Vandals threw paint-filled balloons at a controversial museum designed by U.S. architect Richard Meier overnight, splashing the red and green colors of the Italian flag against the outside white wall, police said.

The vandals also left a porcelain toilet and two packs of toilet paper next to the Ara Pacis museum, which sits on a fascist-era piazza in central Rome, police said.

The white, block-like structure has attracted controversy since the project was assigned to Meier in 1998 by the center-left municipal administration in power at the time. Critics contend the modern building clashes with Rome's classical architecture.

Rome's right-wing mayor Gianni Alemanno, who last year threatened to move the building because he didn't like it, condemned what he called an "irresponsible and idiotic" act of vandalism.

"Hooliganism and vandalism won't decide the debate over interventions on architecture and monuments in the city," Alemanno said, adding that officials were currently in talks with Meier to discuss changes to the building to "improve its urbanistic impact."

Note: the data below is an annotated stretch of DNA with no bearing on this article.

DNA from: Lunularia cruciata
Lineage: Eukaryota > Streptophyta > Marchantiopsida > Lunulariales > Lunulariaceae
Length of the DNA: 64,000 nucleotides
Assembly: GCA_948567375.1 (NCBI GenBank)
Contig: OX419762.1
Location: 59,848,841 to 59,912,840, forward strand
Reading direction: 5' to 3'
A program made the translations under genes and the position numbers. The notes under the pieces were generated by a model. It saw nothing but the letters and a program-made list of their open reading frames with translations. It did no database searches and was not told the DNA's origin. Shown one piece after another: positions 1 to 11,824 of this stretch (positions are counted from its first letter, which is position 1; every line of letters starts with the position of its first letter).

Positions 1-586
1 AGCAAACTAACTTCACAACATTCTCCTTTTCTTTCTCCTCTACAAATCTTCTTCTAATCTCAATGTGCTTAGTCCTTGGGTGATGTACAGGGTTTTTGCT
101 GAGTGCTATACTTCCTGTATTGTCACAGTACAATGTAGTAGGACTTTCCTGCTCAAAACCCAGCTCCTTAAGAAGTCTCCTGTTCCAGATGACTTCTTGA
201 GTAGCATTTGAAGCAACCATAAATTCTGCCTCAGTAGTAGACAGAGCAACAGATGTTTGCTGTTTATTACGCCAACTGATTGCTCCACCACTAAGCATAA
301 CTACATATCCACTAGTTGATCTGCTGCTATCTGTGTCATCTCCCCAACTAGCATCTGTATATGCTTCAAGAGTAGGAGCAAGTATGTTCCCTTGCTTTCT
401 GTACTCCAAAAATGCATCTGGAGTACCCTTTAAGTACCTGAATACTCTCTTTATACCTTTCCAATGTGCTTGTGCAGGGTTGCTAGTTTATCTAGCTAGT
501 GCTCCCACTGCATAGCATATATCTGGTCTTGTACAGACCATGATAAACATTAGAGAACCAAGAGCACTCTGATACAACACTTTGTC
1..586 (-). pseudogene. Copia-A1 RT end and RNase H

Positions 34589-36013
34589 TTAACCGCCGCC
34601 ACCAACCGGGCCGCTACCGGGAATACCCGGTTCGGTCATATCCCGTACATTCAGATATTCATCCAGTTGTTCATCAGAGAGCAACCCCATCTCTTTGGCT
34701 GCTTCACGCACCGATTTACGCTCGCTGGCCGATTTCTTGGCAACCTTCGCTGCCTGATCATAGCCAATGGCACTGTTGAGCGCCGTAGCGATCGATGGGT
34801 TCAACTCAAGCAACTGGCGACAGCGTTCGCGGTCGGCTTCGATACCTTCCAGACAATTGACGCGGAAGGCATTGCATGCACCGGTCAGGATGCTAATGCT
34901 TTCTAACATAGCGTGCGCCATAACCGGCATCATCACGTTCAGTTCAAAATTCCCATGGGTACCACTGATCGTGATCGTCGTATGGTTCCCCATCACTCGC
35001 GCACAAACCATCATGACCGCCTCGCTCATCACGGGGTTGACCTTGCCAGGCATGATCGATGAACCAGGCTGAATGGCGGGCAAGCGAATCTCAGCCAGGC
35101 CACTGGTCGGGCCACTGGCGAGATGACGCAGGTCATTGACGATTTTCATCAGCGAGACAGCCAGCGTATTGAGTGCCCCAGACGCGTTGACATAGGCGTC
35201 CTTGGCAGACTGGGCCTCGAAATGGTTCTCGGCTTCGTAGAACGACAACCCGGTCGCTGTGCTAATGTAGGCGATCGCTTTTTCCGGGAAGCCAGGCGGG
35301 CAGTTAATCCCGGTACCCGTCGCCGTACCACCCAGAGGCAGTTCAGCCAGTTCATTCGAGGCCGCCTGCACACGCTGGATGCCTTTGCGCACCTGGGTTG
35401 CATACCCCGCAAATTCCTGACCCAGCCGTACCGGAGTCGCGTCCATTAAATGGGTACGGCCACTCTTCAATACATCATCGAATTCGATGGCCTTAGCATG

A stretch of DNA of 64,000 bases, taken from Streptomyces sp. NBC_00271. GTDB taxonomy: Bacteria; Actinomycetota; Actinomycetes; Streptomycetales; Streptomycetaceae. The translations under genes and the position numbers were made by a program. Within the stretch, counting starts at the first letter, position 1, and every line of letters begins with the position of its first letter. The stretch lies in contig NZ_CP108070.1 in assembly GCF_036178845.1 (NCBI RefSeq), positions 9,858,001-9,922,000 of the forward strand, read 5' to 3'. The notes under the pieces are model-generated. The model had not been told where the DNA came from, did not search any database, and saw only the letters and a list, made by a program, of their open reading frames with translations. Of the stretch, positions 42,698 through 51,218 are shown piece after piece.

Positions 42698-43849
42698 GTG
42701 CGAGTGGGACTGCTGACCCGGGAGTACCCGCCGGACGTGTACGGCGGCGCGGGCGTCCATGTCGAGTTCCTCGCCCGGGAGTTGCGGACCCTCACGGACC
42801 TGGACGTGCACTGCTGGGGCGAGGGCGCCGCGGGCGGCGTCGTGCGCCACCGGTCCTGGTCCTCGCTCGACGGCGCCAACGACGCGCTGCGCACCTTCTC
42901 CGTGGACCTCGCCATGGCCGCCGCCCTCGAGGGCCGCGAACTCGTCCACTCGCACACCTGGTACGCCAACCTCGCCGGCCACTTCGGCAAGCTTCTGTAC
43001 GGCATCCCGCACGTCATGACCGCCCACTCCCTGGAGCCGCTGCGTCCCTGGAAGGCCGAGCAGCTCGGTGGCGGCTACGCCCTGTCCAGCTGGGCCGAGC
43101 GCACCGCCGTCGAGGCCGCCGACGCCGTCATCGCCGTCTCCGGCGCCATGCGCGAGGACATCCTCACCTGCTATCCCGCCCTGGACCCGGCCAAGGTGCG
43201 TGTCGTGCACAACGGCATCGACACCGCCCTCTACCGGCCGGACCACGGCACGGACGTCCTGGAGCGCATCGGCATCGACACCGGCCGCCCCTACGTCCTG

The museum houses a carved sacrificial altar built in 9 B.C. to celebrate the peace that Rome's first emperor, Augustus, brought to his people. It was broken up and lost for hundreds of years until pieces began resurfacing in the 16th century.

Fascist dictator Benito Mussolini, who strove to connect fascism with the glories of the Roman Empire, ordered the altar fully excavated in the 1930s to commemorate the anniversary of Augustus' birth.

Mussolini inaugurated a museum housing the tomb in 1938, placing it just behind Augustus' mausoleum on a piazza that remains the only fascist-era construction in Rome's historic center. That museum was torn down after it fell into decay, and was replaced with Meier's building.

Police said Monday they have not determined a motive and that no one has claimed responsibility. By early Monday afternoon, public works officials were already repainting the green and red splashes of paint white again.

One of the onlookers at the site Monday was artist Graziano Cecchini, known for having tinted the waters of the Trevi Fountain red and tossing colored balls down the Spanish Steps. Cecchini, who is running for a right-wing party in European Parliament elections, said he loved the gesture, which he said was more art than politics.

"I don't think it's an act of vandalism," he said. "Look, it's beautiful. I'd do one a day."

An email seeking comment from Meier's New York studio wasn't immediately returned.